There Will Be Blood
Dir. Paul Thomas Anderson
Premiered at Fantastic Fest September 27, 2007
In Pity the Billionaire, Thomas Frank suggests that Ayn Rand’s Atlas Shrugged was written long before it was published, as not only does it take place in a world that more closely resembles the 1930s than the 1950s, it also borrows its style from terrible left-wing propaganda novels of that time. Frank doesn’t mention any such books by name, but we may reasonably include Upton Sinclair’s awkward fictionalized socialist manifesto Oil!
Apparently, filmmaker Paul Thomas Anderson read Oil! and decided it would work better if he ditched the politics, used the first three chapters as only the barest inspiration, and made a brutal psychodrama epic with a three-hour run-time but minimal dialogue, mostly performed by a notoriously hammy method actor doing an over-the-top American accent, with a title lifted from a line from the trailer for Saw II.
Somehow that ended up being the best film of 2007.
Ever interested in the history of his native Southern California, There Will Be Blood, like its remote source material Oil!, is inspired at least in part on the life of Edward Doheny, father of the region’s once-unfathomable oil boom whose remnants can still be seen around Los Angeles, Long Beach, and Bakersfield. At the turn of the 20th century, Daniel Plainview (Daniel Day-Lewis) is a lonely, fiercely determined oil prospector whose miserable work gradually pays off. He finds unlikely fortune when he adopts H.W. (Dillon Freasier),the son of one of his workers killed in an accident, and the boy gives Plainview a family-friendly image in contrast to the faceless corporate monopolies he must compete with.
Fortune strikes again years later when young drifter Paul Sunday (Paul Dano) tells Plainview of a vast and heretofore uncharted oil field under his piss-poor family ranch in Little Boston, near Bakersfield. Traveling there under the guise of purchasing the land as a hunting ground, Plainview is stopped short by Paul’s twin brother Eli (also Paul Dano), who demands $10,000 for the land to fund his fledgling Evangelical movement.
From there, a surprising amount of stuff happens. H.W. is deafened by an explosion and sent away, a mysterious stranger arrives claiming to be Daniel’s half-brother (Kevin J. O’Connor), and Daniel surveys and builds a hundred-mile pipeline to the ocean to avoid the usurious prices of the Standard Oil-owned Southern Pacific Railroad as his animosity with the equally but differently megalomaniacal Eli reaches a fever pitch.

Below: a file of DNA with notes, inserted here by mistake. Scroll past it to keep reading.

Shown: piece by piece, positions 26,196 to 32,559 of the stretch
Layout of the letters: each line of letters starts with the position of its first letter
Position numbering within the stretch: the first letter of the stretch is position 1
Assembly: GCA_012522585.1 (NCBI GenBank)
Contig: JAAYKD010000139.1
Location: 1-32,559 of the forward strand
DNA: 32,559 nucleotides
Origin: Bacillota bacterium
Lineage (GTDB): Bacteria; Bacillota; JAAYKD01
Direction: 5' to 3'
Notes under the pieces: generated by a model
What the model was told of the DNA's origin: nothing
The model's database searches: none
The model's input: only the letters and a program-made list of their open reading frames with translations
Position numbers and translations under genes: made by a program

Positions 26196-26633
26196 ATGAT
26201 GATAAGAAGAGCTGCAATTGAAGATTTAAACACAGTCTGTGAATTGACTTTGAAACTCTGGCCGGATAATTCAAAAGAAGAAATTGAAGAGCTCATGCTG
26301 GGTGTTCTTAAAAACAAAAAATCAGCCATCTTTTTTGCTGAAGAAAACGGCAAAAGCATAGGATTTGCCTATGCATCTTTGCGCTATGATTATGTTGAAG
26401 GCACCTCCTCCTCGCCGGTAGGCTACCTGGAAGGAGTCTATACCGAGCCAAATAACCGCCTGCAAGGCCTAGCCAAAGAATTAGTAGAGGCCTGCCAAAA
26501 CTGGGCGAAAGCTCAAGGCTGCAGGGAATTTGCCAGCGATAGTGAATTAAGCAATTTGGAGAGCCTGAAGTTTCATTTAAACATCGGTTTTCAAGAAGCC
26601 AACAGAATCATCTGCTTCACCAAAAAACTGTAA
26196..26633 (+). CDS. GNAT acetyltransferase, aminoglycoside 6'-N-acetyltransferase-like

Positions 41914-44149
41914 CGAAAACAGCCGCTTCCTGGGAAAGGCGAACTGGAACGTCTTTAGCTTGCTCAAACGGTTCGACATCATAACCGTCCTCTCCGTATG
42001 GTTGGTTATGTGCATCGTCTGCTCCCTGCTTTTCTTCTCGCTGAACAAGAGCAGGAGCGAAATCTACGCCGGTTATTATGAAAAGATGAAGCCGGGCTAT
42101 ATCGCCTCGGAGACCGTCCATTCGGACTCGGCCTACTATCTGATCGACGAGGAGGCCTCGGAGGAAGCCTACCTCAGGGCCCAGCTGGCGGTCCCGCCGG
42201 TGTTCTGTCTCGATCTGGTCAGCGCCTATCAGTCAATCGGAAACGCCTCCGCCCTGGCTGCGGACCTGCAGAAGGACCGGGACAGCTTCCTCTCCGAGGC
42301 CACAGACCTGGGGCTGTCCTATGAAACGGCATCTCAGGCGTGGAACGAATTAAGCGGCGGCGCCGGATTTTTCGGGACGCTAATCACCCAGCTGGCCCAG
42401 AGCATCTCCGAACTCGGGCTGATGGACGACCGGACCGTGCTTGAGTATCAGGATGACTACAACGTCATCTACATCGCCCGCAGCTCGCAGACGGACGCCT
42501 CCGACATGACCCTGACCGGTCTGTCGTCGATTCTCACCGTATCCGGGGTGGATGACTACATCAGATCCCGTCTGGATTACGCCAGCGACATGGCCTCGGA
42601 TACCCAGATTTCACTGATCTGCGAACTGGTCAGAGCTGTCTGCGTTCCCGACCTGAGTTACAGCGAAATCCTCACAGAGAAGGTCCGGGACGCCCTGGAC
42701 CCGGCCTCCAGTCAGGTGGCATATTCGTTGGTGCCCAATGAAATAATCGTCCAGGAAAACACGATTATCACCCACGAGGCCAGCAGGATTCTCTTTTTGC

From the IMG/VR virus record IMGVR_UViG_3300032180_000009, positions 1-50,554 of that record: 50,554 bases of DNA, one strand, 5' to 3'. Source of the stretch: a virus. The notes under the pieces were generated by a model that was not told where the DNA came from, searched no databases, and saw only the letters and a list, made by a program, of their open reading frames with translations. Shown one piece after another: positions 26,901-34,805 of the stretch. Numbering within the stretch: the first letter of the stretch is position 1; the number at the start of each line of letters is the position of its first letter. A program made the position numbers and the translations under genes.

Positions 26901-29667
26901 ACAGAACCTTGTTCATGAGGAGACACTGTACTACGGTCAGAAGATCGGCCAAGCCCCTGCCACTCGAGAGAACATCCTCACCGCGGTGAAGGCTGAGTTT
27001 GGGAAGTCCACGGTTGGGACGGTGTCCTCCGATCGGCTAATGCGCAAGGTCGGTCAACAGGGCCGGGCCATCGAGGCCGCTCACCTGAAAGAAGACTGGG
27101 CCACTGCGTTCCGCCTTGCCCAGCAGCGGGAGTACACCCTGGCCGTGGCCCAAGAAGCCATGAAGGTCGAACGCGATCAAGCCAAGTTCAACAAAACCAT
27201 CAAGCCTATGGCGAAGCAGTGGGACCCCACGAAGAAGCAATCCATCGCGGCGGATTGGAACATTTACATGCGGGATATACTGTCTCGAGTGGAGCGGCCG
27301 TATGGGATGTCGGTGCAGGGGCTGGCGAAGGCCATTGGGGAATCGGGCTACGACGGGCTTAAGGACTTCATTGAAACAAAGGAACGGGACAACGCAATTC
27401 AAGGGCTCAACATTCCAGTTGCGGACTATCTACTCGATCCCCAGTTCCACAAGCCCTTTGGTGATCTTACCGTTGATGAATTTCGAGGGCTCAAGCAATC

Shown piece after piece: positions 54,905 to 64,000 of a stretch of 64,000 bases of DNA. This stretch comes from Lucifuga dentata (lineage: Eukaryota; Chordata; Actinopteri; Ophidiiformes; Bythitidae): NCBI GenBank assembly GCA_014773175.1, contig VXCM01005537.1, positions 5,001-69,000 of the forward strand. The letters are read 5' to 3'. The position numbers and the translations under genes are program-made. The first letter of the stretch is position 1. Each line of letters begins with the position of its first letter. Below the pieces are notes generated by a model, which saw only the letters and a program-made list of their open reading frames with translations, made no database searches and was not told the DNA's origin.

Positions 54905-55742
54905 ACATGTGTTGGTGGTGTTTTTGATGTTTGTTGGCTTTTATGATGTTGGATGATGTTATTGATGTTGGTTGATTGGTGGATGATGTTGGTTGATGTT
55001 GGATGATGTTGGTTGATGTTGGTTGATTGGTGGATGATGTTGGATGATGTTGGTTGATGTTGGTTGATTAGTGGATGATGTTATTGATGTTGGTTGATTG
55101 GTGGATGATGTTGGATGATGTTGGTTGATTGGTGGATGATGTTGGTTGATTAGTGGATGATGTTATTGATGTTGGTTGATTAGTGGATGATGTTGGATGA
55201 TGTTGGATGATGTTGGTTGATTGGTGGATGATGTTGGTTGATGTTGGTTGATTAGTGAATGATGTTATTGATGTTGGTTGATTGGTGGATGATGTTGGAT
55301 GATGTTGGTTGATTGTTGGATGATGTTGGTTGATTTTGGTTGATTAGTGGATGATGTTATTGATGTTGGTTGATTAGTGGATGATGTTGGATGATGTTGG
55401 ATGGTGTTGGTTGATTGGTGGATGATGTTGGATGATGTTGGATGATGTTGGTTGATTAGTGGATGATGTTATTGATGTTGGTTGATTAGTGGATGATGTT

There Will Be Blood is unconventional as populist entertainment, but it’s not for nothing that it was as big a hit as it was. It’s a true cinematic experience; a deliberate, ominous, yet captivating Herzogian spectacle of man and nature; as beautiful in its depiction of disaster as it is of the unspoiled landscapes of rural California (though mostly filmed in Texas). Despite what I imagine to be an even shorter script than No Country for Old Men, it is eminently quotable as well, funny in parts, even as it borrows much of its dialogue from real-world speeches, writings, and scandalous depositions. But, more than anything, you cannot take your eyes away.
There Will Be Blood has the finest original score of the year, a triumph by Jonny Greenwood. Unfortunately, the Academy disqualified it from consideration because they used Brahms as well. Fuck them.
Minnie (as well as I during my first viewing) thought Paul and Eli might have been the same person. Was the movie trying to fake us out?
How Did It Do?
There Will Be Blood grossed $76.2 million against a $25 million budget. Critics gave it not only a 91% fresh rating on RottenTomatoes, but the #1 spot on no fewer than twenty published US critics’ year-end top ten lists, and awards for Best Picture from the Los Angeles and National Film Critics’ Associations.
When Oscar came calling, There Will Be Blood won for Best Actor (Daniel Day-Lewis) and Best Cinematography (Robert Elswit), and was nominated for Best Director, Best Adapted Screenplay, Best Art Direction, Best Film Editing, Best Sound Editing, and Best Picture. The race for Best Picture was widely believed to be between There Will Be Blood and No Country for Old Men. No Country won, but today’s film seemed to skew a bit younger, as it is generally regarded as not only the better film, but the best film of the best year in the history of film. In spite of Juno’s best efforts, Blood turned out to be one of the most quotable pictures of the season, with “I drink your milkshake” elevated to genuine meme status while the movie was still in theaters, and ten years on, Daniel Plainview has remained Day-Lewis’ most iconic performance.
So while my heart (and the hearts of many others in retrospect) may belong to Zodiac, There Will Be Blood has won its chapter in the history of film. Of all the films I’ve reviewed for this project, it is the last bona fide classic that will be covered. But fall has barely begun, and things will remain…interesting.
Next Time: Why Did I Get Married?